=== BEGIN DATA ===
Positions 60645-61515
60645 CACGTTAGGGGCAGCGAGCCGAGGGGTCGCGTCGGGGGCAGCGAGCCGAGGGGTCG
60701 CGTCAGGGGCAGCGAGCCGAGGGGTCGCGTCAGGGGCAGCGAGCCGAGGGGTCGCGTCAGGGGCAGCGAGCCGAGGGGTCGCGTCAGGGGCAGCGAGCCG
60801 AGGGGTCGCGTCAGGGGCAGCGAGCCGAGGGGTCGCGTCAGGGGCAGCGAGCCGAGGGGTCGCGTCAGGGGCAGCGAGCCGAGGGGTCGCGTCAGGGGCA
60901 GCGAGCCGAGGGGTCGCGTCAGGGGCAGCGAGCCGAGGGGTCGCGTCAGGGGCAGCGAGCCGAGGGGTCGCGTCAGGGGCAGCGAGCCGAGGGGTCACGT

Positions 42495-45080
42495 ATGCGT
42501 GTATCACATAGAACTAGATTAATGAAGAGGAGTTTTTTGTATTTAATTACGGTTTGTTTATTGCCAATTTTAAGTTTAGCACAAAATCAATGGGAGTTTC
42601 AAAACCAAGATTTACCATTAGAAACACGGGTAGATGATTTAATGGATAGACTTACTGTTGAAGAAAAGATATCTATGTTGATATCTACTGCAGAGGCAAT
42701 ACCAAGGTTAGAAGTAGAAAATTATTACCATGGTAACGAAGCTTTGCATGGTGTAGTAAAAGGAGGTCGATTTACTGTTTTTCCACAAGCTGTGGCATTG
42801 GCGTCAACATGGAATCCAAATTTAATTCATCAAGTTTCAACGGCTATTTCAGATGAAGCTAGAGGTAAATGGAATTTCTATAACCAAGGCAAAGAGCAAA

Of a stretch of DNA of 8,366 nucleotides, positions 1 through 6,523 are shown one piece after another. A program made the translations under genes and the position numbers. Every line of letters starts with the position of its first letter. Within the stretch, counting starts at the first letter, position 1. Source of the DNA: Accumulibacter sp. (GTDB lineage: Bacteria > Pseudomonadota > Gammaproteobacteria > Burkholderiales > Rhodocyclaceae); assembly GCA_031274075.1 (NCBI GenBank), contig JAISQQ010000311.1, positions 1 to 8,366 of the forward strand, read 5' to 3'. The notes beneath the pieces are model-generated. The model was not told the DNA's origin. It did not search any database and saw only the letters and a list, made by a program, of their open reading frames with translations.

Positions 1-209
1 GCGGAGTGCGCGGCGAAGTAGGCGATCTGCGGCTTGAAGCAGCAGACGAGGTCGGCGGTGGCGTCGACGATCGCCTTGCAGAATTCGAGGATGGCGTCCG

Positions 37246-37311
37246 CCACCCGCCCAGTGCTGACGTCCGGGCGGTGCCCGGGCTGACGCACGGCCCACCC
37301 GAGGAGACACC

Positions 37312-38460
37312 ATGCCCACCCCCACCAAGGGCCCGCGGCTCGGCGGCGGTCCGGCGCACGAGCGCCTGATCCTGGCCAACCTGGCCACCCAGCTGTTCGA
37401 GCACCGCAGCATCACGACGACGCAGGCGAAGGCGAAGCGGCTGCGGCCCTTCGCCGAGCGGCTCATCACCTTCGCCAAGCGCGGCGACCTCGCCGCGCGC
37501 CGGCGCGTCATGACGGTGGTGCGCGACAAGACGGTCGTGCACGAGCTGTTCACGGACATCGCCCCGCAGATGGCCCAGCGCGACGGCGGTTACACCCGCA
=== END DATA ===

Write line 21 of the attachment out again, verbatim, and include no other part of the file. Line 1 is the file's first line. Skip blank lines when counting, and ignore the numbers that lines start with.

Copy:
37501 CGGCGCGTCATGACGGTGGTGCGCGACAAGACGGTCGTGCACGAGCTGTTCACGGACATCGCCCCGCAGATGGCCCAGCGCGACGGCGGTTACACCCGCA